The center of Ireland is often overlooked as so many visitors come for the scenic coastal views. Once called “Kings County”, Offaly is the heart of Ireland, offering families a beautiful mix of art, science, history and culture. Consider staying at Ardmore House in Kinnitty as the hostess, Christine, is a wealth of information on activities and history.
The Slieve Bloom Mountains extend across the county and offer numerous hikes and shorter loop walks, which are perfect for families. To the northwest of the Slieve Blooms are the Lough Boora Parklands. Once a large peat mining area, the land has been reclaimed and is now filled with trails for walking and cycling as well as larger-than-life art installments that share the story of the land through the artists’ eyes. Bring some bits of bread to feed the duck and geese at Boora Lake or enjoy bird watching at Tumduff Mór or Tumduff Beag.
The monastic settlement of Clonmacnoise once stood at the busiest crossroads in Ireland. Founded by St. Ciarán in 548, the site soon became a major center of religion, education, trade, and political influence. Visitors today will see three High Crosses, including the Cross of the Scriptures which was carved from a single piece of sandstone. Also on the grounds are two round towers, 6 temples, a Cathedral and the Romanesque Nuns’ Church.
For those with a more scientific mind, Birr Castle Demense must be visited. In in 1840’s the Third Earl Rosse designed and built what would be the world’s largest telescope for over 70 years. From its very first use many discoveries of space were made. In the Science Centre you can explore the many scientific advances made by the Earls of Rosse and their families in the areas of engineering, astronomy, botany and early photography. Exit the Science Centre and explore the demense (pronounced “domain”) where you can view the Great Telescope, the Formal Gardens and hidden waterfalls in the midst of acres of beautifully landscaped and natural parklands.
If your family enjoys the mysteries of the unexplained, a visit to Leap Castle, said to be the most haunted in Ireland, should be planned. From a gristly murder in the chapel of a priest to the bodies found in the hidden dungeon, Leap Castle’s history is enough to make you believe in ghosts.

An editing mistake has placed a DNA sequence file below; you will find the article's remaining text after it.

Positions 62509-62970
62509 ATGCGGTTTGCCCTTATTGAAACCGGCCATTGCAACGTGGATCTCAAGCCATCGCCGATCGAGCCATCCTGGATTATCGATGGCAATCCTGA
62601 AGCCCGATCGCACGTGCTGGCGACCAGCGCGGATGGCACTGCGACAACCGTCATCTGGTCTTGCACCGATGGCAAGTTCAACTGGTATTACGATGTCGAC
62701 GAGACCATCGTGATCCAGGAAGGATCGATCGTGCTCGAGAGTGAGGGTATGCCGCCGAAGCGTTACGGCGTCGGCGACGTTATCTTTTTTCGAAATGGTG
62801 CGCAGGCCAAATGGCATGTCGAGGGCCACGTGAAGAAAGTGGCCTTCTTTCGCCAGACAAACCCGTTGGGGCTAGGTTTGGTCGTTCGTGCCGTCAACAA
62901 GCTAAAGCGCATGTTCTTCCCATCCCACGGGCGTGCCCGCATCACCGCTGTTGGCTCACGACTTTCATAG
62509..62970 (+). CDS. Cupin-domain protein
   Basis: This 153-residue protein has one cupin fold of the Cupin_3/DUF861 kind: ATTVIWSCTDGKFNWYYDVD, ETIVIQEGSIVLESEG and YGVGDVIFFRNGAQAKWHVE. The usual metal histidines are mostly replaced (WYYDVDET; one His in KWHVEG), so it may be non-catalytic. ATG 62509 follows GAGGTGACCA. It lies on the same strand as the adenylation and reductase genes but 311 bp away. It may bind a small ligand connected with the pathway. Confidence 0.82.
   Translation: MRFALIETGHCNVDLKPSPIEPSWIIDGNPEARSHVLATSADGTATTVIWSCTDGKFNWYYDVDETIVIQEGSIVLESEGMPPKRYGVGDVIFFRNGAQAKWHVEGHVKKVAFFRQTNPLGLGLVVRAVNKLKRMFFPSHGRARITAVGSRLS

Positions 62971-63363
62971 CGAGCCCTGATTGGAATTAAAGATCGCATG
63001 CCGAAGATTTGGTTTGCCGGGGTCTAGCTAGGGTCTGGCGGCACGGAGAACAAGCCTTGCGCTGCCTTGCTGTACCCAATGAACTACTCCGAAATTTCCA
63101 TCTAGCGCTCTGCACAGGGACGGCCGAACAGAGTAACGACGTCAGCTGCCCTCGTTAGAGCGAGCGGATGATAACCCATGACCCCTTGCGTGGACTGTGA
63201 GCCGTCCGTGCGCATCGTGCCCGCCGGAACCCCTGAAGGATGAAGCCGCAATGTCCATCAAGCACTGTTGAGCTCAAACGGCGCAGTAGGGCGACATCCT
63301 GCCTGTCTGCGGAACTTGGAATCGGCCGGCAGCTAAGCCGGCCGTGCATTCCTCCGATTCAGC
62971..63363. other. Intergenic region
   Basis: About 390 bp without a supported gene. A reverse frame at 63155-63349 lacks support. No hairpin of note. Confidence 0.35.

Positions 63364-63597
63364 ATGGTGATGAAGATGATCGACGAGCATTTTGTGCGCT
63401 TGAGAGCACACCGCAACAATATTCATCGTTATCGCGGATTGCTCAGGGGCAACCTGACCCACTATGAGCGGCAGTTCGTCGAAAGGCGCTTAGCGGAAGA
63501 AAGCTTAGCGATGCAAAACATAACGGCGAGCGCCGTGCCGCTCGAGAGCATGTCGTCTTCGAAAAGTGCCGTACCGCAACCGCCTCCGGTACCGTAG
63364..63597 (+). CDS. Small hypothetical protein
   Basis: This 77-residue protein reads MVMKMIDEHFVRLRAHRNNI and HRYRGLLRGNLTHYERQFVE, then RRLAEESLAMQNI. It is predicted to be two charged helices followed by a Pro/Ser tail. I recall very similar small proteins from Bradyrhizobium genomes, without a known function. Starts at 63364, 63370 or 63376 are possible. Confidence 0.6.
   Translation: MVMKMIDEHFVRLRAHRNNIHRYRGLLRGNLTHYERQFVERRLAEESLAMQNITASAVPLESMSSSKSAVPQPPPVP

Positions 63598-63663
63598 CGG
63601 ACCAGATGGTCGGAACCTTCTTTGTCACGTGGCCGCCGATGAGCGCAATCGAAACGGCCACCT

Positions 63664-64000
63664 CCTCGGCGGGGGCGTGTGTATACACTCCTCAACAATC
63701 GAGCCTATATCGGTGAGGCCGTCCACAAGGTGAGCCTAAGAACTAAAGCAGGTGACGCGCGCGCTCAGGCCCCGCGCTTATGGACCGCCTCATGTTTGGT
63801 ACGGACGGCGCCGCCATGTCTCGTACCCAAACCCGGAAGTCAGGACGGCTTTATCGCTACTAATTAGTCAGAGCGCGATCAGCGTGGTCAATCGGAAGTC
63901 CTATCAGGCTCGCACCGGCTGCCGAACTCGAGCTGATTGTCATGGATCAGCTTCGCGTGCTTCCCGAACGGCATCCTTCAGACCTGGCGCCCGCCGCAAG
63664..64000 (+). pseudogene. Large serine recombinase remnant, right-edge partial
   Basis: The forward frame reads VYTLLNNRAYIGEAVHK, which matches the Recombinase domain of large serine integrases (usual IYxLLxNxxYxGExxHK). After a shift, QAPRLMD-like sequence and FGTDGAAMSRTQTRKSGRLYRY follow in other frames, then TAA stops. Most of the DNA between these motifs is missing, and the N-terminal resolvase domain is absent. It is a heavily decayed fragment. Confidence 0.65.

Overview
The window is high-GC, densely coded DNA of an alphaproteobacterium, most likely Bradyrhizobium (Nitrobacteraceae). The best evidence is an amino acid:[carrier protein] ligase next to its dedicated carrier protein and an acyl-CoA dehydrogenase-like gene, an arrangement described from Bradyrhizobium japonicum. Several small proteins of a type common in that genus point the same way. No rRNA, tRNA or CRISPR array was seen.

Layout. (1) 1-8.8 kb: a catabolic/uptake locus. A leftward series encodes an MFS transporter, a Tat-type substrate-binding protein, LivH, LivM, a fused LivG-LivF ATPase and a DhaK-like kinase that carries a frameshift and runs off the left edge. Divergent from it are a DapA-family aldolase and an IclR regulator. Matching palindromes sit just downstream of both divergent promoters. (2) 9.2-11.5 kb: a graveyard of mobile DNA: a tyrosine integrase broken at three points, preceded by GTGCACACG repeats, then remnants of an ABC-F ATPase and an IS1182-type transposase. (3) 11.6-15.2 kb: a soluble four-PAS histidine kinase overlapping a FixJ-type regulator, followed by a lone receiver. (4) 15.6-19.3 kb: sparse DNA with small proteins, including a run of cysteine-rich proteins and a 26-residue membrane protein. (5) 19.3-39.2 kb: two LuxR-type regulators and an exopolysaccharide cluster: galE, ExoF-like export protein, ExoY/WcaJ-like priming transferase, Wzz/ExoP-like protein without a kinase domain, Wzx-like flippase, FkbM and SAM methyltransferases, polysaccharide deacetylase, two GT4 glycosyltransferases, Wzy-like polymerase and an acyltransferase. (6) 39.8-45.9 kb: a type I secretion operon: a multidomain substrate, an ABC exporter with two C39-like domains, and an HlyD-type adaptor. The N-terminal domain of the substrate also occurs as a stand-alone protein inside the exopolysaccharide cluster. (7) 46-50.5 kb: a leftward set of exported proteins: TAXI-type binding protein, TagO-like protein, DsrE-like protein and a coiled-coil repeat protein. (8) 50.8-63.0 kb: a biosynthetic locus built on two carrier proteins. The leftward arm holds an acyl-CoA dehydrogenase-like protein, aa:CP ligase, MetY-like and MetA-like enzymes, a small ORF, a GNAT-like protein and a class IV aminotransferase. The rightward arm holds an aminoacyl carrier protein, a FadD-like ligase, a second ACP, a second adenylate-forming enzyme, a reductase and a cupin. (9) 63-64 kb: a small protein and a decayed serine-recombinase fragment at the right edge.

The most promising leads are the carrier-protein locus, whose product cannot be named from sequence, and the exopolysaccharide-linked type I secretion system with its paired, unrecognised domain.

The Cliffs of Moher- Ireland’s Most Popular Attraction
I don’t know that an article of family adventures in Ireland could be complete without a mention of the Cliffs of Moher. Long one of Ireland’s most popular tourist sites, the cliffs still attract nearly a million people each year.
For this adventure stay at Harbour View B&B in Doolin, just a few miles north of the Cliffs of Moher. From Doolin you can plan a boat ride to view the Cliffs from a completely different angle than most visitors- from the bottom up!
Or plan a day trip to the Aran Islands where it’s likely you’ll hear more Irish than English and see very few cars as you stroll along roads lined by stone fences and look out over the ocean.
Doolin also makes a wonderful base for touring the Burren, a land so far different from the green of Ireland that you’ll wonder how people survived here to build the massive megalithic structures like Poulnabrone Dolmon and the over 70 other portal tombs that are scattered throughout the area.
Jody Halsted is a family travel authority with a mad passion for Ireland. A frequent visitor to the country, she loves nothing more than exploring the country with her husband and two daughters. Jody recently published a series of Ireland vacation planning tips at her site Ireland With Kids. Jody also plans Ireland itineraries and provides Ireland travel coaching. Get inspired by the Ireland Family Vacations Pinterest boards or follow Jody on Twitter @IrelandFamTrvl.
Photo credit: Jody Halsted at IrelandWithKids.com